“We’d buy groceries on credit,” said Acuña of the income that depended on nature’s fortunes. “That’s the way we survived.”
By the time Acuña was about 14 years old, he was helping work the cotton fields with his dad. But it would only be one or two days at a time, as his parents made sure their four sons and two daughters received an education. They all went to the school in Trent, which taught every grade under one roof.
While Spanish was spoken in the Acuña home, the children learned English in school; speaking Spanish in the classroom wasn’t allowed.
“First Grade was difficult, but it got easier as I learned English,” he said about his experience in a school with few others who experienced a similar cultural challenge.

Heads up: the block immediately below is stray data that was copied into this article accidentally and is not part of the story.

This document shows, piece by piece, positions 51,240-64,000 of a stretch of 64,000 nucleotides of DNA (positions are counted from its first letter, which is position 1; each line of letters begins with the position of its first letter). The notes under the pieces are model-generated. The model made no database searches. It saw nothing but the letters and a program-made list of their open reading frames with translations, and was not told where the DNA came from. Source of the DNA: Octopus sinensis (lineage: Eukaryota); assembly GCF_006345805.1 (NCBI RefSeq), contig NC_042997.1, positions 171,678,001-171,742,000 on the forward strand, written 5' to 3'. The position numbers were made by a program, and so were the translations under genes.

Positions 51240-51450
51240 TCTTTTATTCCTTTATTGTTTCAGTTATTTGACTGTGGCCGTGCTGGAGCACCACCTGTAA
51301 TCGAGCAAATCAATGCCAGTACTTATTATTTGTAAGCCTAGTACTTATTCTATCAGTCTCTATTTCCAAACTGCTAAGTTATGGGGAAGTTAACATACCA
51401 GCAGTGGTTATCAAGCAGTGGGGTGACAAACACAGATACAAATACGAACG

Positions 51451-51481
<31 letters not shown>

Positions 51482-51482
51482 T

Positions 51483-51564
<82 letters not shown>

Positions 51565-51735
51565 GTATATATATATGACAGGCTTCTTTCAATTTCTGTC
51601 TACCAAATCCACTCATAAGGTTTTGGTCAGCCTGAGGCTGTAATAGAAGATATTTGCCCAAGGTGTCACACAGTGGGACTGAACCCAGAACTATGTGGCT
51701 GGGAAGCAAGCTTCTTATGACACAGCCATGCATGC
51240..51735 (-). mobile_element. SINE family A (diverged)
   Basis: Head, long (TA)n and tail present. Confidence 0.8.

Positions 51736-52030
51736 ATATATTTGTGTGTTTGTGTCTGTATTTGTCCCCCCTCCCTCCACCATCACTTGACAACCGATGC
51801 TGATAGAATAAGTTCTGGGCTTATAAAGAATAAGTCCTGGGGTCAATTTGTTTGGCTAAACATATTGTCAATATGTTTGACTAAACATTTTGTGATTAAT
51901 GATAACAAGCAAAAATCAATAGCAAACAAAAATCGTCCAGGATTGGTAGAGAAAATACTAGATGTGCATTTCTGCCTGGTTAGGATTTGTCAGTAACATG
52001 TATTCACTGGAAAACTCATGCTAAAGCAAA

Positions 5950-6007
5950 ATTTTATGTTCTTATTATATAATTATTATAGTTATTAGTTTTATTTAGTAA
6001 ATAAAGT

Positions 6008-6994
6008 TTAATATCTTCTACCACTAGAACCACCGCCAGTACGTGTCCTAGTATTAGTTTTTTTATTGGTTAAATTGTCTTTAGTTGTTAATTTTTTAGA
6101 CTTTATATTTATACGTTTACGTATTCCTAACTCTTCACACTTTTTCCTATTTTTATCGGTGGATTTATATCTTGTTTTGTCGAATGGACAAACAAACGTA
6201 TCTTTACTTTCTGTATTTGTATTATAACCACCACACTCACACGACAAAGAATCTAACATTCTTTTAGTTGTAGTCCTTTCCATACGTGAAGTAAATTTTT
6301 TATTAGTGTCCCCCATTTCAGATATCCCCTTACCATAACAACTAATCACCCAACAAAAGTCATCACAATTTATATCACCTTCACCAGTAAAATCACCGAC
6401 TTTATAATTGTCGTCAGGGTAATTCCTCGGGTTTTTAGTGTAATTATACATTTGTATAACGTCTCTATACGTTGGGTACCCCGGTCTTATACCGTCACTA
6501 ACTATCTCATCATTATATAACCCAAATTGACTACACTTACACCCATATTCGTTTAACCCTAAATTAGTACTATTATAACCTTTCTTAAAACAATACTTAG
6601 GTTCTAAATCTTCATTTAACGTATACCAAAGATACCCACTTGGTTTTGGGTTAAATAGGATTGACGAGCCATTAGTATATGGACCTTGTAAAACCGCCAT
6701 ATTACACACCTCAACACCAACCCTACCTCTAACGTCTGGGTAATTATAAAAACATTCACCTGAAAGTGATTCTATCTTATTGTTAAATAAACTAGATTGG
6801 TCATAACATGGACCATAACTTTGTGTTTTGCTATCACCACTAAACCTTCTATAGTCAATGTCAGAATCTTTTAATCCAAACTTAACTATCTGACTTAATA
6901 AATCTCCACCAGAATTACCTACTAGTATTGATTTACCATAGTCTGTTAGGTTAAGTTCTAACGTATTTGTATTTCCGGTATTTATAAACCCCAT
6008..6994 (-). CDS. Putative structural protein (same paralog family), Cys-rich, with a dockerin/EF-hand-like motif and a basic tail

But during his time in the Army, Acuña said he never experienced any problems because he was Latino.
“Everything was the same for everyone,” he said. “Nobody criticized us.”
Once he was all grown up and back home from war, he faced both challenges and opportunities. Among other difficulties, he theorizes the vaccines he and fellow soldiers received in preparation for the war took a toll on him.
“It took about six months to feel normal again,” Acuña said.
After the death of his parents, he farmed his father’s land and went to school with the idea of becoming a mechanic. But then a temporary opportunity filling in for someone working for the Santa Fe Railroad turned into a 34-year career.
“I didn’t want to work for the railroad at all, but they kind of forced me,” he said with a grin. “But the other guy didn’t show up, so I stayed there.”
World War II was a turning point for Latinos in terms of opportunities in the U.S., Acuña said.
“It took five or six years to get better,” he said. “When I started, they started improving salaries, so it got pretty good. In the 1950s, it got level.”